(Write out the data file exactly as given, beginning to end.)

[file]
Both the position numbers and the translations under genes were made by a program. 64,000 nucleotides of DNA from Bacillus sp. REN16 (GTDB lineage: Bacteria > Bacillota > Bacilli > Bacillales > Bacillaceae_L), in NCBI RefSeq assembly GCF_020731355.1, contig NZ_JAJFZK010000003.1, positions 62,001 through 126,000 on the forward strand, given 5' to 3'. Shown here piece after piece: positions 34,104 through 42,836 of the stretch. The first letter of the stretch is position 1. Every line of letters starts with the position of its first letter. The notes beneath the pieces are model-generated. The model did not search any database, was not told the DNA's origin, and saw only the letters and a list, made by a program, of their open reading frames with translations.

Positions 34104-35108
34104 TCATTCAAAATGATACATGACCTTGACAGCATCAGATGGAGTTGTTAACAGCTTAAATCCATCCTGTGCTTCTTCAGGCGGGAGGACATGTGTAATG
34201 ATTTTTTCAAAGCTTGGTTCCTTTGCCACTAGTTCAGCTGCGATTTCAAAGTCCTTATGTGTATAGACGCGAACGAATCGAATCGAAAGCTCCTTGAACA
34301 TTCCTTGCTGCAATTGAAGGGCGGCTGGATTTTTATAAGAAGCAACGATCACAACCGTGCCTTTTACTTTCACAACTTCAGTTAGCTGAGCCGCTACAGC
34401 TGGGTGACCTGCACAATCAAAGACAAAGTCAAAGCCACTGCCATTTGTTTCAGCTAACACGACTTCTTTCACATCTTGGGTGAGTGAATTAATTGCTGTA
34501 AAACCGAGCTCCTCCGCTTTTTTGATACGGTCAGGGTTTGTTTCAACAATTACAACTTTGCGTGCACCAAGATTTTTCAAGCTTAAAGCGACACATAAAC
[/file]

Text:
Both the position numbers and the translations under genes were made by a program. 64,000 nucleotides of DNA from Bacillus sp. REN16 (GTDB lineage: Bacteria > Bacillota > Bacilli > Bacillales > Bacillaceae_L), in NCBI RefSeq assembly GCF_020731355.1, contig NZ_JAJFZK010000003.1, positions 62,001 through 126,000 on the forward strand, given 5' to 3'. Shown here piece after piece: positions 34,104 through 42,836 of the stretch. The first letter of the stretch is position 1. Every line of letters starts with the position of its first letter. The notes beneath the pieces are model-generated. The model did not search any database, was not told the DNA's origin, and saw only the letters and a list, made by a program, of their open reading frames with translations.

Positions 34104-35108
34104 TCATTCAAAATGATACATGACCTTGACAGCATCAGATGGAGTTGTTAACAGCTTAAATCCATCCTGTGCTTCTTCAGGCGGGAGGACATGTGTAATG
34201 ATTTTTTCAAAGCTTGGTTCCTTTGCCACTAGTTCAGCTGCGATTTCAAAGTCCTTATGTGTATAGACGCGAACGAATCGAATCGAAAGCTCCTTGAACA
34301 TTCCTTGCTGCAATTGAAGGGCGGCTGGATTTTTATAAGAAGCAACGATCACAACCGTGCCTTTTACTTTCACAACTTCAGTTAGCTGAGCCGCTACAGC
34401 TGGGTGACCTGCACAATCAAAGACAAAGTCAAAGCCACTGCCATTTGTTTCAGCTAACACGACTTCTTTCACATCTTGGGTGAGTGAATTAATTGCTGTA
34501 AAACCGAGCTCCTCCGCTTTTTTGATACGGTCAGGGTTTGTTTCAACAATTACAACTTTGCGTGCACCAAGATTTTTCAAGCTTAAAGCGACACATAAAC